The early stages belonged almost entirely to Wales and it was not until midway through the opening period that Ireland managed to maintain any kind of possession. With the Wales full backs pushing high on their opposite numbers, they managed to squeeze the play almost entirely into Ireland’s defensive third. Allen and Aaron Ramsey passed the ball quickly and smartly from central areas and for a while Ireland couldn’t cope. The only thing missing from the pattern were clear Wales chances.
Hal Robson-Kanu headed an early corner over at the near post and then Ramsey shrugged off a hack at his legs to power forwards and drive a shot towards the roof of the goal from 25 yards that Darren Randolph touched over.
Allen was also close, this time in the 20th minute, with a low shot that was deflected wide before Tom Lawrence made Randolph work again soon after with a shot to the goalkeeper’s right.
Arsenal playmaker Aaron Ramsey is brought down by Republic of Ireland captain David Meyler, who pleads his innocence
The hosts were without their talisman and star player, Gareth Bale, who watched on helplessly from the crowd
After early Welsh pressure, Ashley Williams is forced to clear his lines after a dangerous ball is drilled into the box
Ireland’s Cyrus Christie leaps to win a header against Andy King during a toughly contested first half from both teams
Not until McClean advanced to cross low in the 17th minute did Ireland show any menace but eventually improvement did come.
Hendrick couldn’t react quickly enough to shoot with power when the ball dropped to him from a cross six minutes later and just after the half-hour, Shane Duffy moved down the right to drill a low effort across goal and wide from the angle of the penalty area.
That was probably the best chance of the half at that point and before long Wales were dealt a huge blow as Allen left the field concussed after a joint challenge by McClean and David Meyler. With Bale already absent, Coleman was without two of his best creative players.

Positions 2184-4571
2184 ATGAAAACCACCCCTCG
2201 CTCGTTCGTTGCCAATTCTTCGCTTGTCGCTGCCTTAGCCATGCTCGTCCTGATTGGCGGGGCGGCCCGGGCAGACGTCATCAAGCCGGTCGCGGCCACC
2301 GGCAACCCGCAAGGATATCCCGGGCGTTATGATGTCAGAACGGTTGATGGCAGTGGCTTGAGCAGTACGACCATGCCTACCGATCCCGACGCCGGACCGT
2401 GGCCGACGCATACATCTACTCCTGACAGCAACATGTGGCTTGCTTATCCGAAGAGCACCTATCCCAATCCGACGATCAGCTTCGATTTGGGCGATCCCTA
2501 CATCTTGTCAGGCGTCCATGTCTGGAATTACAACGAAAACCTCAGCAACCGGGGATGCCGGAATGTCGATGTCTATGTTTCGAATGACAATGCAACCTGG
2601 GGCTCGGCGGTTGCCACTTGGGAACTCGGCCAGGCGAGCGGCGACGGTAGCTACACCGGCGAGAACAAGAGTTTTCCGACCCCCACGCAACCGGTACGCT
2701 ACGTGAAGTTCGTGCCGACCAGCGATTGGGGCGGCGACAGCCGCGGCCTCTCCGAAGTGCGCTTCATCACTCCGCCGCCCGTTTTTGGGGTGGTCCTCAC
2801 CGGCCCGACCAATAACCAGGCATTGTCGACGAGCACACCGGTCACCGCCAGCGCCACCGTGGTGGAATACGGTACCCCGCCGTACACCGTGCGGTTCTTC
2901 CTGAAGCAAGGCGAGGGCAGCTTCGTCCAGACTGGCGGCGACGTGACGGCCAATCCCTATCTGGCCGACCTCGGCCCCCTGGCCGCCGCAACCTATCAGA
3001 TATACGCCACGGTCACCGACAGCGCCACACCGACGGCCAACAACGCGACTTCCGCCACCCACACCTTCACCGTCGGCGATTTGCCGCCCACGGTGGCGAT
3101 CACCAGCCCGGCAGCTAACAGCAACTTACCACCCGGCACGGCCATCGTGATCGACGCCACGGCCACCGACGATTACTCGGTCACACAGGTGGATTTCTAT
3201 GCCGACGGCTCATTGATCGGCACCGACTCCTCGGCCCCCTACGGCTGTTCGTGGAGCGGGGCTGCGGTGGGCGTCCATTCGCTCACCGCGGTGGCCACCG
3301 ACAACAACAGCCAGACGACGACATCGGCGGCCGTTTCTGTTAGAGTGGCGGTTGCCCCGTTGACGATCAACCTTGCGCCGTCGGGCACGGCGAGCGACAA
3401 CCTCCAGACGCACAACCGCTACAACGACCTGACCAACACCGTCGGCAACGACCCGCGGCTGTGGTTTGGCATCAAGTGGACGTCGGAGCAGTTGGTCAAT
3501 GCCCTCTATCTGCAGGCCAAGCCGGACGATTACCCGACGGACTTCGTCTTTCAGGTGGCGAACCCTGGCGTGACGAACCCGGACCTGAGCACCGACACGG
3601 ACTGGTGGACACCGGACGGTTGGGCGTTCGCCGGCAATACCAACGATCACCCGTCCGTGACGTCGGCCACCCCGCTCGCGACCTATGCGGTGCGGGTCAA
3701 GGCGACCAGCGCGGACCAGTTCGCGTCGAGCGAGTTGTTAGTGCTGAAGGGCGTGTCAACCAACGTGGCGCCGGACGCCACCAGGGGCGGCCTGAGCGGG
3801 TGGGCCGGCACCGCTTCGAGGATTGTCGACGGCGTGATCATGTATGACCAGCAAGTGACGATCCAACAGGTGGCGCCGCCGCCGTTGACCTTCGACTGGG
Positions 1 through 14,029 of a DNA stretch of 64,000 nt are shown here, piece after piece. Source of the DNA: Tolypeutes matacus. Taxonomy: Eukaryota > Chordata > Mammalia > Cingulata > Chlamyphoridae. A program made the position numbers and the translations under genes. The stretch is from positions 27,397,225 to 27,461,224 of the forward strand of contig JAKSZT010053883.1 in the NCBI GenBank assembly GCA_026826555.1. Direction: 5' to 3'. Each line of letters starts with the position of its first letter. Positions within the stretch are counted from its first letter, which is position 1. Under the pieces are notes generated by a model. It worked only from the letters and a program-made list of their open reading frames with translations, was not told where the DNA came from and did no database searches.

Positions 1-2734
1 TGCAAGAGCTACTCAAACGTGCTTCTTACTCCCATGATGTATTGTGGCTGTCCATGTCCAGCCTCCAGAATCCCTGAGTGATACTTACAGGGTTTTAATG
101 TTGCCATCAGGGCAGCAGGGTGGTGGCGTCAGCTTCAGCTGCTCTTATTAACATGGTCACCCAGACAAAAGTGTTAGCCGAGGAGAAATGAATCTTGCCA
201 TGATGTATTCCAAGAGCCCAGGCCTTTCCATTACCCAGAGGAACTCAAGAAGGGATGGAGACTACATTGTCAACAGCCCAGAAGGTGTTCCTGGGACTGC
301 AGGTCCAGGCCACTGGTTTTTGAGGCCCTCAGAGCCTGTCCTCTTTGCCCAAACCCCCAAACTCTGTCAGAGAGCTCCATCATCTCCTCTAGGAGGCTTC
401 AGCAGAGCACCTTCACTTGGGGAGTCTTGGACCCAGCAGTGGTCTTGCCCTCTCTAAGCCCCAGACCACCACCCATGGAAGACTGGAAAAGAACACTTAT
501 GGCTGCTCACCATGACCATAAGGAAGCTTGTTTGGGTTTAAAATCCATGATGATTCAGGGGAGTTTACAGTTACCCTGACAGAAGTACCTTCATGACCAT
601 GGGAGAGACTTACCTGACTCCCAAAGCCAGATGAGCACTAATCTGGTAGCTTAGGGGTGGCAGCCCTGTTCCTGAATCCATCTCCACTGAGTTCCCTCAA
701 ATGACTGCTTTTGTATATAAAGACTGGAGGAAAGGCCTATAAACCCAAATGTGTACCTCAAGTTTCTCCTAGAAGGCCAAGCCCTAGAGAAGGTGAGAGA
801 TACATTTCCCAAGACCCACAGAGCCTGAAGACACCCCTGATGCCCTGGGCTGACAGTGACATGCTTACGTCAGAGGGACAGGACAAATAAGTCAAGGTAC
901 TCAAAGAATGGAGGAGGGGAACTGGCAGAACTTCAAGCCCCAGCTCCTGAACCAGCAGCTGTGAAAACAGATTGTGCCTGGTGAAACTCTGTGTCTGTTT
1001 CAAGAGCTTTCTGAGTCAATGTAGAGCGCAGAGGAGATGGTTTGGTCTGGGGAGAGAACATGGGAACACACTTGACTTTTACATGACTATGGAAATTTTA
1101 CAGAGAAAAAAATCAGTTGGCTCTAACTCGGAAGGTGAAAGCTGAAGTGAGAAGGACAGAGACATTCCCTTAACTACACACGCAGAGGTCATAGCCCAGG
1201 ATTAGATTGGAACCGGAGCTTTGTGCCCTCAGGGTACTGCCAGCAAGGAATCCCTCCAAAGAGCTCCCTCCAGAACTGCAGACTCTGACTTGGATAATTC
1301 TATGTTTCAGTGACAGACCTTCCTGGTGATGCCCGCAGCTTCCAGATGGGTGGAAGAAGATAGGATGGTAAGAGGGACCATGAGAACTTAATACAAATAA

As it was, the half ended with Ben Davies wasting an opportunity at a Wales corner. Having peeled away at the far post, the Tottenham defender was in space as the ball was flicked on but a lack of composure cost him as he shot hurriedly over.
Joe Ledley checks on Allen, who is attended to by the Wales medical stuff, after a landing on his head during an awkward fall
Coleman entrusts Jonny Williams with the responsibility of replacing Allen after 37 minutes had been played in Cardiff
Darren Randolph catches the ball after a cross is whipped in as Wales try and mount an attack and take the lead
Seamus Coleman, who suffered a double leg break in the reverse fixture back in March, watches his side from the stands
Tom Lawrence, Wales’s hero in Georgia, looks to take on Christie as the Welshman goes on one of his meandering runs
Wales began the second half strongly. This had been a game low on quality but Robson-Kanu’s header from a Jonny Williams cross was certainly good enough, as was the save from Randolph that touched it over the bar.
From the corner Davies headed a good chance over and it seemed as though the pattern of the first half was set to repeat itself. But the Irish goal in the 57th minute changed everything. It was the first time in the campaign that Wales had been behind and was largely a self-inflicted wound. Nevertheless, the dummy at the near post by Arter was smart and the finish by McClean superbly struck.
Andy King soon made way for young Ben Woodburn as Coleman asked the Liverpool forward to make an impact. With 25 minutes to go, Wales certainly needed one.
Wales pushed on and there were half-chances. But without Bale they had lacked cutting edge and when news came through of goals for Croatia in their Group I game, Wales knew they would need a win to snatch a play-off spot. It wasn’t to be.
Randolph pulls off a stunning save after Robson-Kanu beats his man to send a glancing header towards goal
The Welsh captain leaps to beat Murphy to the ball and win a powerful header for his side under pressure
But it was the West Brom star who broke the deadlock in Cardiff, smashing home to give his side the lead
McClean sprints to the fans packed inside the Cardiff arena and slaps his badge before punching the air